It is located in the Castle of Chora, a few metres after entering it through the “Trani Porta” (Greek - Great door), on your left. It is the only one preserved of the estimated 12 towers of the medieval castle of Naxos and what distinguishes it is its cylindrical shape. In actual fact, it was the private mansion of the illegitimate son of Duke Guillermo II Crispo (r1453-63), Jacobo, which is why it is also known as the Crispi Tower. Jacobo did not have hereditary rights to the dynasty but briefly served as governor in 1494.
Above the main entrance is the coat of arms of Joseph Barozzi (crown, feather, sword and medals) while the coat of arms of Crispi family (3 rhombuses, decorated with vine leaves) is above the interior door. Initially the tower belonged to Crispi family, then to the Great Interpreter of Barozzi Sublime Porte and finally it passed to Glezos family. These days, the tower serves as a Byzantine Museum, as had been specified by the monument’s last private owners, the Glezos family, when they donated the tower to the state. Due to its former ownership, the tower is also known as the Glezos Tower, or Aperathitissa – derived from Apiranthos, the donor family’s hometown.
Today a somewhat atmospheric museum is housed in the handsome old tower house of the 13th century. The owners who are direct decedents of the original Italian aristocrat owners continue to inhabit the building for a few months each winter.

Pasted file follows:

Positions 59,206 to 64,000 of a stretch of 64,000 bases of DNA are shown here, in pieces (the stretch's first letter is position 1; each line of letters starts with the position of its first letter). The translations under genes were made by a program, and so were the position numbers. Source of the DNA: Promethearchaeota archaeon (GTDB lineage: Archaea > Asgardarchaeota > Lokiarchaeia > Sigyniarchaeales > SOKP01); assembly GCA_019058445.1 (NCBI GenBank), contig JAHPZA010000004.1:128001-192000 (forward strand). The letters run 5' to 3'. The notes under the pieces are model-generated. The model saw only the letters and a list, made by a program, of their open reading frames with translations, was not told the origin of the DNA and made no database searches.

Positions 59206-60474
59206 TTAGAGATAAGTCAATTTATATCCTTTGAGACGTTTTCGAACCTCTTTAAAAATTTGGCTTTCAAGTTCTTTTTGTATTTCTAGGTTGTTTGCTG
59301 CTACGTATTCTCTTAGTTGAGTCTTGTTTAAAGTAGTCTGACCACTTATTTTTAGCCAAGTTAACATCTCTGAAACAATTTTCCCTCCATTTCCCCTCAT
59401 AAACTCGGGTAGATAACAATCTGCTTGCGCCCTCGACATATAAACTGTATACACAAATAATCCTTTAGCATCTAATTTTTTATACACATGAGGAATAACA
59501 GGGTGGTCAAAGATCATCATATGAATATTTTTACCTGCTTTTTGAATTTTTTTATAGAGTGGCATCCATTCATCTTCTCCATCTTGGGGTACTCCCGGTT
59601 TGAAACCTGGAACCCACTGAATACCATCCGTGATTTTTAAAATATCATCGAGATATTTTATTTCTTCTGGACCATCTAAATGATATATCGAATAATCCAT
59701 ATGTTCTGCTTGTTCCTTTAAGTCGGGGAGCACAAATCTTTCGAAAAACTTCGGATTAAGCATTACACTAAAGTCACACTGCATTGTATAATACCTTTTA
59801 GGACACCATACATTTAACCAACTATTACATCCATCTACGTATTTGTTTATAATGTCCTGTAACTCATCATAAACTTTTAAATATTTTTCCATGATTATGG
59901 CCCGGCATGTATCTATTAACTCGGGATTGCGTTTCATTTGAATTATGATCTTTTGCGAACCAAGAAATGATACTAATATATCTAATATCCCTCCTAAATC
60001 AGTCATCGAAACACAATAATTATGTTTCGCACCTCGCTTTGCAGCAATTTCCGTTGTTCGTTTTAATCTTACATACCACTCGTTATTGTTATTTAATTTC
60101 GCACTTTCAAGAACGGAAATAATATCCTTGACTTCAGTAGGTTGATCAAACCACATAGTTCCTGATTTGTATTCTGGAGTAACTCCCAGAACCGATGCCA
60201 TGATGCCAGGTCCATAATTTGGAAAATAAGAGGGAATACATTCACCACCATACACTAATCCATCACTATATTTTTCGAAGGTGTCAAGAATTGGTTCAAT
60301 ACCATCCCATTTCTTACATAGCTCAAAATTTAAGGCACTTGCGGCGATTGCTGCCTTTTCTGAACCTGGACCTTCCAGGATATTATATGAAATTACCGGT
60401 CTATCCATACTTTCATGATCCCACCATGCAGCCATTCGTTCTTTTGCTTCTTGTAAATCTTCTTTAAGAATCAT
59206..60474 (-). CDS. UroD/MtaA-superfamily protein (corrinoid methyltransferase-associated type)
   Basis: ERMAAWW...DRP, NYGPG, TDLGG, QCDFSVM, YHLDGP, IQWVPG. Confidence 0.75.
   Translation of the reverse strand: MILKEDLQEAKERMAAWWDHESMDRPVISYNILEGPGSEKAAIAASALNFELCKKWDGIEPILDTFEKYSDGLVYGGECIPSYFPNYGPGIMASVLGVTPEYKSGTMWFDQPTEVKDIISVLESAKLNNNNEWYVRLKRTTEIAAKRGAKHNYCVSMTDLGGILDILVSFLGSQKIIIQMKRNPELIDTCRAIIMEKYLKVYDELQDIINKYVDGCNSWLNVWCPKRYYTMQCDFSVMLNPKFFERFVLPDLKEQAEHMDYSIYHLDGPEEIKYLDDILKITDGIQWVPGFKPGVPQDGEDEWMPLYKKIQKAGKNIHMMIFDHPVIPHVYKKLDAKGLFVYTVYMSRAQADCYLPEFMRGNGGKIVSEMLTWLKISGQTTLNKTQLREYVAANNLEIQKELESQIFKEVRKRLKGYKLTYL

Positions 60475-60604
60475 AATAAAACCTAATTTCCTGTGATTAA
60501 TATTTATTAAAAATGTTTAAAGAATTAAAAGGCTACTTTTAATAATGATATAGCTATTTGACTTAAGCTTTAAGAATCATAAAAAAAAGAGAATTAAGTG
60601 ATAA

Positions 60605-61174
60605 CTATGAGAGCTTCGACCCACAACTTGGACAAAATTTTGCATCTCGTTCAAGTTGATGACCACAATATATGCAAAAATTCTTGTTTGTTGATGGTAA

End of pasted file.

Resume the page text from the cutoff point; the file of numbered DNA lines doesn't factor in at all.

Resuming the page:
Visitors are allowed to wander through the exhibits on a tour to see what people of the Venetian period wore, how the table was laid and how they furnished their rooms throughout the centuries. It is well worth taking the guided tour, as the guides are very knowledgeable. The museum is within the Kastro ramparts (by the northwest gate). Periodically there are various art exhibitions in the vaults. Evening concerts and other events are staged in the grounds of the museum.
The inner part of the tower is really impressive as is the view from the balcony that faces the sea whose purpose was to allow the supervision of the whole Naxos town, (Chora).
The lintol at the tower’s entrance is adorned with rather unusual heraldry that combines both Ottoman and Russian elements. These elements refer to the recognition of services offered to the two great powers in the late 19th century by one of the tower’s lords, Iossif Barozzi, an official in the service of Russia.